JAMES LINDSEY, BROOKINGS INSTITUTION: It's sort of like trying to redesign and overhaul a plane's engine in mid-flight.

MESERVE: The guts of the proposal, the merger of border agency, including Customs, the Coast Guard, the Immigration and Naturalization Service and the new Transportation and Security Agency. Experts say it could make policing the border more coherent, comprehensive and smart, improving the exchange of information about suspicious people and goods.

STEPHEN FLYNN, COUNCIL ON FOREIGN RELATION: If bananas were shipped from Iceland that should obviously set off an alarm. That's caught through trade information. And the ability to merge that together, the people, the conveyances and the cargo information under one roof is a sensible step forward to deal with the intelligence preventive side of this.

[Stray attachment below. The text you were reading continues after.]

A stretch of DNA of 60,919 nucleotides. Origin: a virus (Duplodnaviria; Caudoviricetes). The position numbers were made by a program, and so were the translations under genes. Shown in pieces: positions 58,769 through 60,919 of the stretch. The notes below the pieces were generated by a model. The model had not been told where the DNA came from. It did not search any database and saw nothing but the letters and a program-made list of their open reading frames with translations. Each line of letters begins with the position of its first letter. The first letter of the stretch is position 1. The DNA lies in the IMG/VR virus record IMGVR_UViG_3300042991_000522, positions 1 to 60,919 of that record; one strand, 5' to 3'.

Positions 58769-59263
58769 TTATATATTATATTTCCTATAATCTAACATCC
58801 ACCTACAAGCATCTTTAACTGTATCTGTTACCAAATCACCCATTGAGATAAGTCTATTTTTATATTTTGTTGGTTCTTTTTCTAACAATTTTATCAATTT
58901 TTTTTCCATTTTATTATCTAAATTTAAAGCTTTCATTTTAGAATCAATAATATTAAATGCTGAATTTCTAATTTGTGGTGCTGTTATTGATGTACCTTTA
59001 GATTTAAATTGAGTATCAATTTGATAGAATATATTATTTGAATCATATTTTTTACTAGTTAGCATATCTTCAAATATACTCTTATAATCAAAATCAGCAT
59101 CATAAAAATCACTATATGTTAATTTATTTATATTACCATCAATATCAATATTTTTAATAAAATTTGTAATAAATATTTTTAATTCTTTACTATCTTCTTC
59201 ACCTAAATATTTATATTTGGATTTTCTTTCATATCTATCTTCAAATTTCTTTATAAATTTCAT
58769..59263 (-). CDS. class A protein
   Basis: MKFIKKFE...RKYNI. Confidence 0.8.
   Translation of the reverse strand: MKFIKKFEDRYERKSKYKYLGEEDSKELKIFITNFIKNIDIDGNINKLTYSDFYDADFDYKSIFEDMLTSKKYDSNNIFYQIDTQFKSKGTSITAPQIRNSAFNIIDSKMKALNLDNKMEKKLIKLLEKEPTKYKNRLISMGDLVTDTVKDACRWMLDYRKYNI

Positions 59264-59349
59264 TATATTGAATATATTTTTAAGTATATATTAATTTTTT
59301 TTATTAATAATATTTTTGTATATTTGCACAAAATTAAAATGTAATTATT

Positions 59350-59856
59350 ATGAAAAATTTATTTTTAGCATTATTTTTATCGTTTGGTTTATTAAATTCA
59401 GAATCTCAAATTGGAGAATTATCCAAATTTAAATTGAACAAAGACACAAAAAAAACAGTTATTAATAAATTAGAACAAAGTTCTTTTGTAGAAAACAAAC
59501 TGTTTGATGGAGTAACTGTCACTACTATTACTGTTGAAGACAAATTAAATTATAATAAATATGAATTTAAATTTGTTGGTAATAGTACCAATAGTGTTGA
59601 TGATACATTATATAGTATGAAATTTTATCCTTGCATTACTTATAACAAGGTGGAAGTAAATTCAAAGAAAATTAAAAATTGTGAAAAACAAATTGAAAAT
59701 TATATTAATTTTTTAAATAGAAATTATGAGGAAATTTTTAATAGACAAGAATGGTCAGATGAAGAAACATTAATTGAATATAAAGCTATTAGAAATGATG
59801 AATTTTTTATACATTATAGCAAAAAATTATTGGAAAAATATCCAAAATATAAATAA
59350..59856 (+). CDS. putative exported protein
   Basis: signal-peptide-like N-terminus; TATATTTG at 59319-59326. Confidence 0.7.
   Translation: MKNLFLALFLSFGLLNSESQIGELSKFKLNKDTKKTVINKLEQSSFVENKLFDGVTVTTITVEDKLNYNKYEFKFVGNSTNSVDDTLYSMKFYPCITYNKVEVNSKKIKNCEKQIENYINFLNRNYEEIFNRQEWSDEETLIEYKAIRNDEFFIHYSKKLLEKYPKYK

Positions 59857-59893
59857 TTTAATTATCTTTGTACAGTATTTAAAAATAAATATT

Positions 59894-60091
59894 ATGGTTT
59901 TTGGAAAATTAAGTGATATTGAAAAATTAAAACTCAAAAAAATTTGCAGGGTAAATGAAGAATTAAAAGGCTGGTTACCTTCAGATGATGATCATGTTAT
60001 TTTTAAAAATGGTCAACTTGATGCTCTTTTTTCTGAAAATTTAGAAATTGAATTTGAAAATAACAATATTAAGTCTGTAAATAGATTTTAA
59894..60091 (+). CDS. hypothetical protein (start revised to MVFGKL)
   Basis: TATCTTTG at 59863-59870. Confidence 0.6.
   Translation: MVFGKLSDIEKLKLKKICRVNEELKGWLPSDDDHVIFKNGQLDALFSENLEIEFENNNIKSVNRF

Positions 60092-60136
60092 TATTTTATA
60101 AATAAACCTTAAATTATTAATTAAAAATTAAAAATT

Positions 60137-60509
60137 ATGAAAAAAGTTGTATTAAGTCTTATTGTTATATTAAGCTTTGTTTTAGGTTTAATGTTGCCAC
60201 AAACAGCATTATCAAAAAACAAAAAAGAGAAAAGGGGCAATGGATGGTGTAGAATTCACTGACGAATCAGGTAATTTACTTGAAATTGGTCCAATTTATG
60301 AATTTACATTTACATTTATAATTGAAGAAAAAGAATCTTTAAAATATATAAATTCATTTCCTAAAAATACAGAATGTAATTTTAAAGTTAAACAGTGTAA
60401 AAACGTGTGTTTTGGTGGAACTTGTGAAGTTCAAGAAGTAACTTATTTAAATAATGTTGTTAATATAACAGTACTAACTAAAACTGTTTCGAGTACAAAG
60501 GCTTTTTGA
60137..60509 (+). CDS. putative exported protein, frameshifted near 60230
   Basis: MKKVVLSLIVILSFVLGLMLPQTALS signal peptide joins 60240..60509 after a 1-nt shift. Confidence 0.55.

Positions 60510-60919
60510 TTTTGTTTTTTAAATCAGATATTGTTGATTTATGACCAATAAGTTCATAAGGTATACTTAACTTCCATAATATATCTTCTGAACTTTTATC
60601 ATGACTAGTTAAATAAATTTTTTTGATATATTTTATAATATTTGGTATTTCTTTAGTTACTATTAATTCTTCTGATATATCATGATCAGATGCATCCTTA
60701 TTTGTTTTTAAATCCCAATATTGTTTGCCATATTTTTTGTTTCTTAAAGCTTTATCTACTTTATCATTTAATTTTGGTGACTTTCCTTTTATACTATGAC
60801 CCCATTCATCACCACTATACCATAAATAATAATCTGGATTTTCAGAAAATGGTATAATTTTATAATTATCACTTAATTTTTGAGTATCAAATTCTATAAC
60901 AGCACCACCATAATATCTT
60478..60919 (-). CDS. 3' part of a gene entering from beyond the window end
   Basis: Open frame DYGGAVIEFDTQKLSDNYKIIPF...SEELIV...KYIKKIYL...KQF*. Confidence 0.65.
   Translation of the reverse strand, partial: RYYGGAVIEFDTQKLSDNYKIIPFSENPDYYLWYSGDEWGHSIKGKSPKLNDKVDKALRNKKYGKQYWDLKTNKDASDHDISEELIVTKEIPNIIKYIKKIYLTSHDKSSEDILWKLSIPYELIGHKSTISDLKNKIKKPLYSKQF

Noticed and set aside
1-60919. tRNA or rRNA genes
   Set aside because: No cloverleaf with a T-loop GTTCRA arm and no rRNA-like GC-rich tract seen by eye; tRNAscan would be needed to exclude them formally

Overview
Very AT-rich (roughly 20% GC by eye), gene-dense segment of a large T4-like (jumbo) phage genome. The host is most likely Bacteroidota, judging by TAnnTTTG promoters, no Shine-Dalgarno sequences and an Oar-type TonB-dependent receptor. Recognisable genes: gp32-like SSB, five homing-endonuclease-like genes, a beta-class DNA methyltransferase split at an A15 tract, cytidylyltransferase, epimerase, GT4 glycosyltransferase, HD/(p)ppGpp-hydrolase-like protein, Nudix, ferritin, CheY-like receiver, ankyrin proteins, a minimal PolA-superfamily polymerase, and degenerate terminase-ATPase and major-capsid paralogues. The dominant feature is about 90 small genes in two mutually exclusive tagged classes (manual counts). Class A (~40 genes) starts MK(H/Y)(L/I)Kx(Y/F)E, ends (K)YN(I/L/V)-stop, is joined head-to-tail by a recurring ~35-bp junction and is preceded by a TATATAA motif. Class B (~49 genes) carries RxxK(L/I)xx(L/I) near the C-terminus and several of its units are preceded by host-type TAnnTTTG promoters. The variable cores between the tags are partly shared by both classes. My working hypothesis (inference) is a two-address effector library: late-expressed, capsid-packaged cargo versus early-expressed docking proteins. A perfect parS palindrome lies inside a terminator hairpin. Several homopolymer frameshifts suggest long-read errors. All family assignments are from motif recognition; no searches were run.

MESERVE: Information on critical infrastructure and terrorist threats will be synthesized and analyzed by the new department with an eye to predicting and preventing possible terrorist actions. But some wonder if intelligence agencies and the private sector will give up all the information the department needs to do the job.

First responders are promised one-stop shopping for grants, gear, training and information. The League of Cities says one thing is missing, money.

CAMERON WHITMAN, NATIONAL LEAGUE OF CITIES: Unfortunately, as long as Congress does not appropriate any money for first responders, the shelves in this shop are going to be empty. There's not going to be anything there that they can give us.